In Mexico, archaeologists find pyramid cities that were inhabited by the Aztecs. In Egypt, they dig out ancient hieroglyphics and decipher them. Berlin is somewhat different. Here, they followed a hunch Dietmar Arnold had and looked for a white bull made of marble.
Berlin, April 13th, 2022 (The Berlin Spectator) — The painter and sculptor Ernst Moritz Geyger, who lived from 1861 to 1941, created a big marble sculpture in 1901. It was a larger than life-sized white bull. The impressive sculpture, which was was 4 meters (13 feet) long and 2.5 meters (8 feet) high, stood on a hill in Berlin’s Humboldthain park from 1930 to 1945. During the last weeks of WWII, the sculpture was destroyed. Until recently, nobody had the faintest clue where it was.
‘Berliner Unterwelten’ is the name of an association dedicated to research on underground constructions in the German capital. Its chairman Dietmar Arnold, who is also a book author, felt the urge to find the white bull. “There was no doubt in my mind about the fact that the remainder of the sculpture had to be somewhere. So, I started looking for clues”, he said. In archives, he found old photos of the object. One of them had a caption that said the bull had been destroyed and “buried at the same location”.
More research led to the conclusion that the white bull must have been buried in 1948, three years after WWII, when Humboldthain park was restructured. In February of this year, 2022, it was time for the next step. The geophysicist Gerd Plaumann looked into the situation at the location the bull used to stand at and noticed abnormalties on the ground next to it. As it turned out, Dietmar Arnold was right.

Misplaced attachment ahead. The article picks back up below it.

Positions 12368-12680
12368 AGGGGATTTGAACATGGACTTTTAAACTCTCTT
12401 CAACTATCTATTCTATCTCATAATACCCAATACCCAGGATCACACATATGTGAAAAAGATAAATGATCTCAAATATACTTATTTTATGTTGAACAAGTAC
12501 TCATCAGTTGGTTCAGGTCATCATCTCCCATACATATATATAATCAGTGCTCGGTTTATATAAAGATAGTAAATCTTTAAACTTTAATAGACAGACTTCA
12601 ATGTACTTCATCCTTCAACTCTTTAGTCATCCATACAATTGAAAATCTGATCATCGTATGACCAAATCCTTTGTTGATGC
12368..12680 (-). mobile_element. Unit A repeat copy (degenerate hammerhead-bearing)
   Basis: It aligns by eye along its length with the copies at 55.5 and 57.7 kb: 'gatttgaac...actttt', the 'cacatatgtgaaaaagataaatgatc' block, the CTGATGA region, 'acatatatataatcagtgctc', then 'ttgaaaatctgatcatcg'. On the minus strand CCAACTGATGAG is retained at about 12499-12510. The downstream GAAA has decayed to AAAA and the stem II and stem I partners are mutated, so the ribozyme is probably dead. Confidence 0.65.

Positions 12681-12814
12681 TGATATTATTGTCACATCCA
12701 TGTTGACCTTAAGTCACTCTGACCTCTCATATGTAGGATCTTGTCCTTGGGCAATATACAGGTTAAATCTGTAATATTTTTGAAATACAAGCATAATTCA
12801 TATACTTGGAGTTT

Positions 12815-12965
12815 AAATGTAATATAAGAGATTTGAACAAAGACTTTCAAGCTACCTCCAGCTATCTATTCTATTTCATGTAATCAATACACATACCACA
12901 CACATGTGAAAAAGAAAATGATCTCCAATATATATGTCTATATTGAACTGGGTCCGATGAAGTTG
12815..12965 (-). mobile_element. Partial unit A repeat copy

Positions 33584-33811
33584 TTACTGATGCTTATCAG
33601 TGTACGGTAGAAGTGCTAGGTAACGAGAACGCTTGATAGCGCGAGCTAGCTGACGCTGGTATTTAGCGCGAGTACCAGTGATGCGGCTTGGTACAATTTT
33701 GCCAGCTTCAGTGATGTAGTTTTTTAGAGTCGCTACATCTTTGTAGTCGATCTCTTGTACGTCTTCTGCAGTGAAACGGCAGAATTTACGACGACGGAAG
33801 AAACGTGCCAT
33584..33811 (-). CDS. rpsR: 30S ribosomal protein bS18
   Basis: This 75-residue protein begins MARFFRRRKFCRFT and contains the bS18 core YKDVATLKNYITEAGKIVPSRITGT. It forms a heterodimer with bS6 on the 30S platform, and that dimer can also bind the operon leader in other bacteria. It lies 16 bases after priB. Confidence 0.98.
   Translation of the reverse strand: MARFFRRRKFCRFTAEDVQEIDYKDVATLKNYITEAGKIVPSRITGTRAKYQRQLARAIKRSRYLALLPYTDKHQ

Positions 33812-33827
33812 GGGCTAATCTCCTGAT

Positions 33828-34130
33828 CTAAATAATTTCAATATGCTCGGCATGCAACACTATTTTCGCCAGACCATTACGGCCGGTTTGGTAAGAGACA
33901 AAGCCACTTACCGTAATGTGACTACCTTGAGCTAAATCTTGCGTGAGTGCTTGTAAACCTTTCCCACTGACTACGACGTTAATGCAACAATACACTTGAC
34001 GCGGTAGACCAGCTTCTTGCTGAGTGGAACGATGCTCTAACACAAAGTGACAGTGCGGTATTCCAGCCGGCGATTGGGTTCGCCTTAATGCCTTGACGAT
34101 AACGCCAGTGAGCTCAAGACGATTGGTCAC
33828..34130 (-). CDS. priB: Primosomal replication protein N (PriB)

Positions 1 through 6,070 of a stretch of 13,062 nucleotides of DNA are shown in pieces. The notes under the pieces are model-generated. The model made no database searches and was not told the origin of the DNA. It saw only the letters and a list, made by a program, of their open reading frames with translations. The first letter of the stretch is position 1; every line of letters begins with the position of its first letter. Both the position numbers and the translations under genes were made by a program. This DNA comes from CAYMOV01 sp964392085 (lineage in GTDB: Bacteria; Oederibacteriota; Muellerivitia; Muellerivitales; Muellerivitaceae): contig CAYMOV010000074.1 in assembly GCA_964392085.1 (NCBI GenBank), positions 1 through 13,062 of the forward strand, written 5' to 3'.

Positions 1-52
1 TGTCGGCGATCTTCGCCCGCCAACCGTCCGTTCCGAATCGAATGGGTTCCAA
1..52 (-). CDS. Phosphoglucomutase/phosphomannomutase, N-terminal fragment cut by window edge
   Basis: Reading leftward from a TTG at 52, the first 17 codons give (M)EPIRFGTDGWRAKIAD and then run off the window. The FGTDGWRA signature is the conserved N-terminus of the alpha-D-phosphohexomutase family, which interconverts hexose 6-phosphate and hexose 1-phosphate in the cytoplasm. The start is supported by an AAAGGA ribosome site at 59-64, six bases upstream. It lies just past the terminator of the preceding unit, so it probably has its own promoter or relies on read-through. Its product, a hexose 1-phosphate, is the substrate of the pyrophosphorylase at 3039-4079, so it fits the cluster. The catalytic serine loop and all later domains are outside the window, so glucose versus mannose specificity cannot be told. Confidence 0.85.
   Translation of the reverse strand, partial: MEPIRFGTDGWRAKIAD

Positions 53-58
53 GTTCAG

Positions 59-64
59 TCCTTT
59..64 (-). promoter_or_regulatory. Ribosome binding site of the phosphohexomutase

Now, it is up to the archaeologist Claudia Melisch. She and her colleagues started digging into the ground at Humboldthain. Passers-by probably thought they were looking for gold or oil when she and her team invaded the park with shovels and a small excavator. On Tuesday, they uncovered the white bull. The bad news is that the damage is more serious than anticipated.
Not only was the sculpture broken off its socket, but the bull’s head is missing ears and other parts. But at least it was rediscovered. “This find is very moving”, Claudia Melisch stated. “I am glad we managed to find the bull and to return it to the Berliners. Who would have thought that it was still there?”
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The white bull weighs three tons. Before it was dug out, the district authority in Berlin ‘Mitte’ and the State Monuments Office needed to issue permissions. Now, ‘Berliner Unterwelten’ will figure out what should be done with the sculpture. The man who insisted on looking for the bull, Dietmar Arnold, wants it to remain at Humboldthain. His association intends to make sure it will not be damaged further.
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